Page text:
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pressure of the blood, and to contract with more strength than before when the pressure is acting upon its walls and opposing itself to their contraction. The apparent paralysis must depend on this cause: the vaso-motor nerves are paralysed, inasmuch as all the vessels of the body are dilated; their increased capacity retains the blood, now no longer returned to the heart, which becomes bloodless in a secondary manner. Compression of the abdomen, or ligatures to the upper and lower extremities, produces a compensation for the increased capacity of the bloodvessels, and in this way the circulation becomes more normal, while before it had suffered, not through paralysis of the heart, but from paralytic dilatation of the peripheral vessels.
As regards the comparative value of ether and chloroform, Professor Schiff continues:-" Our own experiments bearing on this argument enable us to say that in more than three thousand cases we have adopted etherisation with a view to preserve the life of animals, and that with the few exceptions indicated elsewhere (Memoir on the Laryngeal Nerve), not a single case of death occurred. On the other hand, chloroform has cost us a considerable number of animals when I have wished to push anæsthesia to its ultimate stage.
Our experiments confirm more and more that in etherisation the pressure of the vessels maintains itself to a height almost normal and always compatible with the continuance of life even after the cessation of automatic and the substitution of artificial respiration, so that the mere continuance of breathing gives us a safe warranty of the vitality of the individual. Often in experiments made with this view, we have seen that at the moment of the cessation of automatic breathing the circulation was still in so normal a state that the commencement of asphyxia indicated still the asphyxic height of vascular pressure as measured by the manometer; that is, instead of falling before death, the pressure rose through the accumulation of carbonic acid, which, as is known, is an irritant of the vascular system and of its nerves.
When, after the cessation of breathing, one at once applies artificial respiration with air that is passed over a stratum of ether, so that etherisation is still kept up, one is able, by regulating the quantity of ether that is mixed with the air, to continue for hours the etherisation of the animal, which no longer breathes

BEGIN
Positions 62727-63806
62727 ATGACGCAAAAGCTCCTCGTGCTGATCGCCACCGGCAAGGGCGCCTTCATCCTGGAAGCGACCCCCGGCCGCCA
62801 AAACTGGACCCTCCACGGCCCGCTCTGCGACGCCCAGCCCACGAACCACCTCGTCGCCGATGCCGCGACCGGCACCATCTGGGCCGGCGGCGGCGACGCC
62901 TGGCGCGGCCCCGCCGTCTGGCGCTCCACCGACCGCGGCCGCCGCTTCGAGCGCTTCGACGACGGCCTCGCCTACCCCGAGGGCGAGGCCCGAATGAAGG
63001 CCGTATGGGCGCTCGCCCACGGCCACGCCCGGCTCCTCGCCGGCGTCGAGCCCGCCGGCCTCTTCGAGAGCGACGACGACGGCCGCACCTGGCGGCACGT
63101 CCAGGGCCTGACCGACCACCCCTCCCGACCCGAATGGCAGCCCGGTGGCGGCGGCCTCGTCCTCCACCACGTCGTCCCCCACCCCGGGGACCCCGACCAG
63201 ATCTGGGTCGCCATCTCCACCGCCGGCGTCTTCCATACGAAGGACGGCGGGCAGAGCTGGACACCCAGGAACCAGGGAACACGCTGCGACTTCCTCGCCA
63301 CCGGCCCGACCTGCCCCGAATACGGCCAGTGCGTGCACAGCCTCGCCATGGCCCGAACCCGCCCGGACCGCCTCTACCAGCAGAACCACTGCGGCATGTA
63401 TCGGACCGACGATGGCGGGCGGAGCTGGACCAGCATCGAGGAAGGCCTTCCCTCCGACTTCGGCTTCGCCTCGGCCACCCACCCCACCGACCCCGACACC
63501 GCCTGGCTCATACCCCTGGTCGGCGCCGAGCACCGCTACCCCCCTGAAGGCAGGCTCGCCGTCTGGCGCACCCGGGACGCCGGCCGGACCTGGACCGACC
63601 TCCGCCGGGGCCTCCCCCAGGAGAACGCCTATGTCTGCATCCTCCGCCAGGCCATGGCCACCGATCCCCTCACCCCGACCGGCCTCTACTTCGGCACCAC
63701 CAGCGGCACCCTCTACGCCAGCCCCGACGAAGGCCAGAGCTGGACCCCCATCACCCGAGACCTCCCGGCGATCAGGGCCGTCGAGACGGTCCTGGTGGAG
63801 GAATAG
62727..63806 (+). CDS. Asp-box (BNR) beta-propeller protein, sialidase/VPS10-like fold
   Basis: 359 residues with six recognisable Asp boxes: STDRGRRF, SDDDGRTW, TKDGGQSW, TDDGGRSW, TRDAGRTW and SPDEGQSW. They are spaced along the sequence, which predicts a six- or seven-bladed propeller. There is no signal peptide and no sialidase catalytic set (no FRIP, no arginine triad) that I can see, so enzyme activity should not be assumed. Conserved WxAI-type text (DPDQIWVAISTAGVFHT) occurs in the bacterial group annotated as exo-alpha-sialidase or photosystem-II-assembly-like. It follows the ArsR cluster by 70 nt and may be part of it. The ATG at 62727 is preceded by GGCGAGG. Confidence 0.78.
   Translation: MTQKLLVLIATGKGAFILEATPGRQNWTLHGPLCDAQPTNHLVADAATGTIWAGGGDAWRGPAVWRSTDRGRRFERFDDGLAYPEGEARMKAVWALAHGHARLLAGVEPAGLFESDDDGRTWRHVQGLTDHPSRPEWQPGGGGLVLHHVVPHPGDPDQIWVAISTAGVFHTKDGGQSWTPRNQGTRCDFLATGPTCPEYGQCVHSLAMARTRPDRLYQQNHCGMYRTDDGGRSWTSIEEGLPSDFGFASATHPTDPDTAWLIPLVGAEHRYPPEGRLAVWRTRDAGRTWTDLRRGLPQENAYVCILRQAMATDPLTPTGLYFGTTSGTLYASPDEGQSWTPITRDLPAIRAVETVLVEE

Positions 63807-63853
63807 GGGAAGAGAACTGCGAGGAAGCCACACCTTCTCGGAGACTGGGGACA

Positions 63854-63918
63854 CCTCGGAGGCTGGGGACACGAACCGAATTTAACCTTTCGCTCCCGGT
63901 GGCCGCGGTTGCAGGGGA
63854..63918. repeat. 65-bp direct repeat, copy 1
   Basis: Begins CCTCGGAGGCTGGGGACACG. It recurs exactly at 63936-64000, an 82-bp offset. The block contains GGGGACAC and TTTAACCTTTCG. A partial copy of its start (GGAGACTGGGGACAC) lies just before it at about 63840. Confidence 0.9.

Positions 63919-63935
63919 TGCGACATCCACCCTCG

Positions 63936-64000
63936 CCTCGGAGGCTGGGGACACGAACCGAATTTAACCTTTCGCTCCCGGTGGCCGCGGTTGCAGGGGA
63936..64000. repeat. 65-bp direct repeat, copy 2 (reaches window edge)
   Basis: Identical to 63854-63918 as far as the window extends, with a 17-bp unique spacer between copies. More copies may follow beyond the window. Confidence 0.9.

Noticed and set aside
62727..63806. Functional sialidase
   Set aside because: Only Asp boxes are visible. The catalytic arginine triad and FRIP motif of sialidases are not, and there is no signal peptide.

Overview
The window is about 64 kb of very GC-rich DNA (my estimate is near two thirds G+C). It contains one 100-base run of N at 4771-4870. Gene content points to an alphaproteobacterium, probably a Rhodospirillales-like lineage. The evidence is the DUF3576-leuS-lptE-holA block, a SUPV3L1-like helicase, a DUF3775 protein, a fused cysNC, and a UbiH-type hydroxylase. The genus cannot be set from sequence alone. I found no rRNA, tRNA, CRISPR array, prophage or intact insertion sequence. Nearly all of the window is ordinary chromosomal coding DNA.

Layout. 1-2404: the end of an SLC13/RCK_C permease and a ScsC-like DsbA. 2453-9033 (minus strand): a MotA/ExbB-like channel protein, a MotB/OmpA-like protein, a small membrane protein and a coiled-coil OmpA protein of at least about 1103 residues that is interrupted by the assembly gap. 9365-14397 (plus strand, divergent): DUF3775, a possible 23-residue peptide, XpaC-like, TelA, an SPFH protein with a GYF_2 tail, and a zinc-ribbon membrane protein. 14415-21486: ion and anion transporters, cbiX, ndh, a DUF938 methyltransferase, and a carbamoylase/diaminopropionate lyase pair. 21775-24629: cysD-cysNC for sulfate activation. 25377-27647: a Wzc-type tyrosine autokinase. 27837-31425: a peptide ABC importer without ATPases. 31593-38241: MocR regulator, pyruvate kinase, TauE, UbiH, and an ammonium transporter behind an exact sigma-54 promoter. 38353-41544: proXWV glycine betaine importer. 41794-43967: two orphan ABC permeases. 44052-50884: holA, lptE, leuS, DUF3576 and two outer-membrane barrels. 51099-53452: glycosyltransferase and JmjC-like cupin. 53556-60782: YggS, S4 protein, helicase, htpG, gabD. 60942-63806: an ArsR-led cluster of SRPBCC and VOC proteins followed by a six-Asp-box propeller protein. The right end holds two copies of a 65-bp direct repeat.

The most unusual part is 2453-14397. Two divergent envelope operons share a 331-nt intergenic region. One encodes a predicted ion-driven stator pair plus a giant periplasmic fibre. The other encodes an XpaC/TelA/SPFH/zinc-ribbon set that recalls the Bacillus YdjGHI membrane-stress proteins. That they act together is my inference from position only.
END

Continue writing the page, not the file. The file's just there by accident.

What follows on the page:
spontaneously, without the pressure of the blood being notably diminished, and without danger to the life of the animal, which one can always resuscitate by introducing pure air into the lungs.
"It is true, however, that the pressure of the blood always diminishes slightly, so that after two hours it may have fallen, for example, from 120 to 80 millimeters; but such a fall is not prejudicial to life. One is able in these experiments to regulate with facility the quantity of ether, commencing with a low temperature of the vessel that contains it. If one finds that the animal shows a ready tendency to recommence certain automatic respiratory movements, Wolf's bottle, which contains the ether, and is connected with the bellows and manometer by means of india-rubber tubes, is brought rather nearer to the body of the animal so as to increase the heating effect.
"It is otherwise with chloroform. In animals in which, under the influence of this agent, the pressure of the blood has been examined with the manometer, one finds that the pressure is already considerably lowered before automatic respiration has ceased; and we have frequently seen the pulse disappear almost entirely in the manometer, whilst the pressure fell to 25 or 30 millimeters, and the dog still breathed spontaneously.
"In dogs in which one employs artificial respiration from the commencement, causing the air to pass through a bottle containing chloroform, so that in entering the lungs it is but feebly loaded with this agent, we have seen the pressure, sometimes immediately, sometimes after a longer period, lower itself almost to zero, while the extremely weak pulse which the manometer recorded has also ceased soon afterwards, the respiration being continued as at the beginning of the experiment. It is therefore certain that in these cases it was not the cessation of the respiration, nor its weakening, that killed the animal. This becomes yet more evident through the experiments in which, after the cessation of vascular pressure, when the pressure was that of blood almost at rest, one suddenly replaced the respiration of chloroformised air by normal air without being able to save the animal.
"After a few forced inspirations one sometimes sees the automatic breathing of the animal recommence. This may be up to
two, four, and, as in one case, ten automatic inspirations; but the pressure of the blood does not rise, and the dog dies through cessation of circulation.
"Fortunately things do not always go thus. It is possible to find that a very limited quantity of chloroform mixed with the air may maintain a state of apparent death without any automatic respiration, and with an extreme fall of arterial pressure that yet admits, after half an hour's continuance of chloroformisation, of the re-establishment of life on pure air being introduced. But the keeping the animal alive in such an experiment is always uncertain: we cannot make sure, as with ether, that the animal will be revived. We are never able to say, and this is a great point, what the limit of chloroform is in the inspired air, which affords us a certainty of the animal being restored."